Recently I’ve been doing quite a bit of work with Symbol’s new wearable terminal, the WT4070 and the WT4090, the long awaited upgrade to Symbol’s original DOS wearable terminal the WSS1060. For those unfamiliar with these terminals, these are wearable terminals typically used by warehouse and distribution center workers such as UPS, FedEx, etc. The WT4070 is the currently shipping version that support 802.11 b/g, and the WT4090 will support 802.11 a/b/g. It is actually the same unit with software changes to handle some regulatory hurdles with the radio.
For the last few months, I’ve been working on migrating the SVTP terminal emulator I wrote at Symbol, from the old DOS terminal to Windows CE (SVTPCE) for one of our larger customers. Symbol does ship the WT4090 with a license for another terminal emulator, but our customer preferred having a version that was drop in compatible with their existing terminals, which used the original SVTP, and could be customized to meet their exact requirements.
Since I’ve been working with this new terminal, I thought I’d give a short review of the new WT4090 terminal and some tricks for working with this terminal.
Overall the WT4090 is a great terminal, and is a long awaited addition to the Symbol product line. It’s lightweight at only 12.6 oz. and has a very nice display and keyboard layout. The WT4090 will be available in two keyboard layouts, a “2-tap” keyboard that functions like the legacy WSS-1060 did, and a “3-tap” keyboard that operates more like a cell phone keyboard.
However, the biggest feature is that you now have a full Windows CE 5.0 operating system strapped to your wrist or belt which opens up a huge number of possible applications. Initially I see this product as a technology refresh for the current WSS1060 users who will mostly use it for warehouse and distribution centers, but down the road this could easily be used for many other types of field force applications where it would be helpful to not need to carry the terminal around. And with the belt option and voice capabilities the options expand even more.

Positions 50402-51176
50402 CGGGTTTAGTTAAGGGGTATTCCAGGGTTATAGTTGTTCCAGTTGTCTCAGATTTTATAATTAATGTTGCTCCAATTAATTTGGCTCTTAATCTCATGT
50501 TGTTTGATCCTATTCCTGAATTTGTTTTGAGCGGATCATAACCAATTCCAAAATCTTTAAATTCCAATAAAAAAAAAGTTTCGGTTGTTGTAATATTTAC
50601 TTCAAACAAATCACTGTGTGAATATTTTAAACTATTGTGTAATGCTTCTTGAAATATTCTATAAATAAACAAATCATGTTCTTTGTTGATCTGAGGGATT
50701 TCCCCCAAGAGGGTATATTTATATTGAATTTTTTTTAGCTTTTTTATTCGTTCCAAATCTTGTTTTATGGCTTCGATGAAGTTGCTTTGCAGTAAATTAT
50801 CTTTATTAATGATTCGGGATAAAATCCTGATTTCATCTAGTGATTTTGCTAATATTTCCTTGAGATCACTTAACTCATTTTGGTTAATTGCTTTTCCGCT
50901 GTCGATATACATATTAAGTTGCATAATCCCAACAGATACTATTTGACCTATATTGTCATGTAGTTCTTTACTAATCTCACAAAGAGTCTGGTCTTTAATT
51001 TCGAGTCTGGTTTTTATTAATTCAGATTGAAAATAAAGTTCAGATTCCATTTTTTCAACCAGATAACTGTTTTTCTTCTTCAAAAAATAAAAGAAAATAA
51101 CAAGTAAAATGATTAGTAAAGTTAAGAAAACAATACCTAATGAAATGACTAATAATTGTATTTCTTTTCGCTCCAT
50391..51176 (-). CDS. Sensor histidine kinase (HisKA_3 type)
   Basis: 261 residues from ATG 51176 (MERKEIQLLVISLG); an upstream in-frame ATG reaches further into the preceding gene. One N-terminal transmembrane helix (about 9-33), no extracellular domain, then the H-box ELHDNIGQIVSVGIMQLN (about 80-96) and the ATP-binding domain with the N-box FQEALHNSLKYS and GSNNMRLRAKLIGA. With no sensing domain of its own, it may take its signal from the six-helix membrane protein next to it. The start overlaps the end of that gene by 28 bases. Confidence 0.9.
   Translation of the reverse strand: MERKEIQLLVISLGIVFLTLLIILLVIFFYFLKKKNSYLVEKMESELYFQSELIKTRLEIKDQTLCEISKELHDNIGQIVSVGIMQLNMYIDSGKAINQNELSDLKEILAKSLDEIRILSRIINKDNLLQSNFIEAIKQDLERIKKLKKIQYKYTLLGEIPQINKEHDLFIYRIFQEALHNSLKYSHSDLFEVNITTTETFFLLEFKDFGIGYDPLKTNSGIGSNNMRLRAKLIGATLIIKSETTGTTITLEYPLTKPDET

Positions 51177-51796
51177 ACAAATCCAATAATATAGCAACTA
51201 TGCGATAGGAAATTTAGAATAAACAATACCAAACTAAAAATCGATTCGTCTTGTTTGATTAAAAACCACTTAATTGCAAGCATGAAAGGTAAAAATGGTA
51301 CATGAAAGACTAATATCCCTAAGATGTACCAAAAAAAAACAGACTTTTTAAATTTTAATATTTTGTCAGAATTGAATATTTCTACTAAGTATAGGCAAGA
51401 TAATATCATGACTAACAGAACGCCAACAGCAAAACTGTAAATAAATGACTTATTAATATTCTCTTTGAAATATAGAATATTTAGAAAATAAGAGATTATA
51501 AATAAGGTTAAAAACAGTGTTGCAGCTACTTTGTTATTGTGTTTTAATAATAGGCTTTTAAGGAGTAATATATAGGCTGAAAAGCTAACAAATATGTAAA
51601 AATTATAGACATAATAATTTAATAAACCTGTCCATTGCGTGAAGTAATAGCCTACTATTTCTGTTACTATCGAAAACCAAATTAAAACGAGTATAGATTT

The WT4090 also comes with two scanner options, the RS-309 Scanner and the RS-409. The RS-309 scanner is very large and bulky for a wearable scanner and I wouldn’t recommend it, but the RS-409 is a very nice device that compares favorably to the older RS-1 and SRS-1. Also, the scanner can be connected on either side of the terminal to allow for either left or right-handed users.
Display (not Touchscreen)
The display is a nice 320 x 240 landscape pixel addressable QVGA. It is sufficiently bright for working indoors, but would be difficult to use in an outdoor environment. Overall a pretty nice display.
One of the first things that I noticed was, like the MC1000, the WT4090 does not have a touch screen!!! When asked, Symbol told me that this was a design decision to help improve the terminal’s ruggedness in the wearable environment. Since the terminal is meant to be worn on the wrist or belt, they felt that having a touch screen would reduce the ruggedness of the device and receive stray mouse events.
However, I find that the lack of a touchscreen on a Windows operating system is difficult to work with. After a while I was able to navigate fairly well with the keyboard, but there are some functions that I was never able to access. Also, its hard to get past the habit of trying to push the buttons on the screen when looking at a windows environment. In a production environment this is probably ok since the end users will not need to navigate the Windows CE Shell, but as a developer or administrator it can be quite painful.
There are two ways to get around this “problem”. First, Symbol has provided USB keyboard and mouse drivers for their terminal which you can use to connect directly to the WT4090 (through the cradle). However, it requires an odd cable, a Mini USB A to USB A Female connector, which is apparently commercially available but not at any of the normal electronics stores (Radio Shack, CompUSA, Best Buy, …).
The second option, is to run the Microsoft ActiveSync Remote Display program to connect to the device over a regular ActiveSync connection. This is the choice I took, since it didn’t require finding special cables, and as a developer I needed to use the USB connection to debug the application. See my article on ActiveSync Remote Display for CE 5.0.
One more consideration when developing applications for the WT4090 is the memory configuration. The device has 128MB of RAM, and another 64 MB of flash available in the /platform and /application directories that Symbol uses for installing applications.
The WT4090 does not provide any slots for an external memory card. In general this is not a problem since the terminal is targeted for a warehouse environment which is continuously connected, but will prevent this terminal from being used in other field force applications.
New Bluetooth Stack
This terminal uses the StoneStreet OneBlueTooth Stack which Symbol is now also using on the MC9094. While in theory switching between the various BlueTooth implementations shouldn’t be a problem, it is when they implement different programming APIs. So for us this means migrating our BlueTooth implementation from using the Microsoft Socket interface to the API provided by Symbol on devzone.
Also note that Symbol is not providing the BTExplorer GUI on this terminal so all BlueTooth access must be done using the software APIs.
Development for this terminal is essentially the same as any of the other Symbol handheld terminals. Since it is a Windows CE 5.0 device it is best to do your development in Visual Studio 2005 to be able to deploy your applications.
Symbol provides the folowing set of SMDKs for wearable development (available in devzone):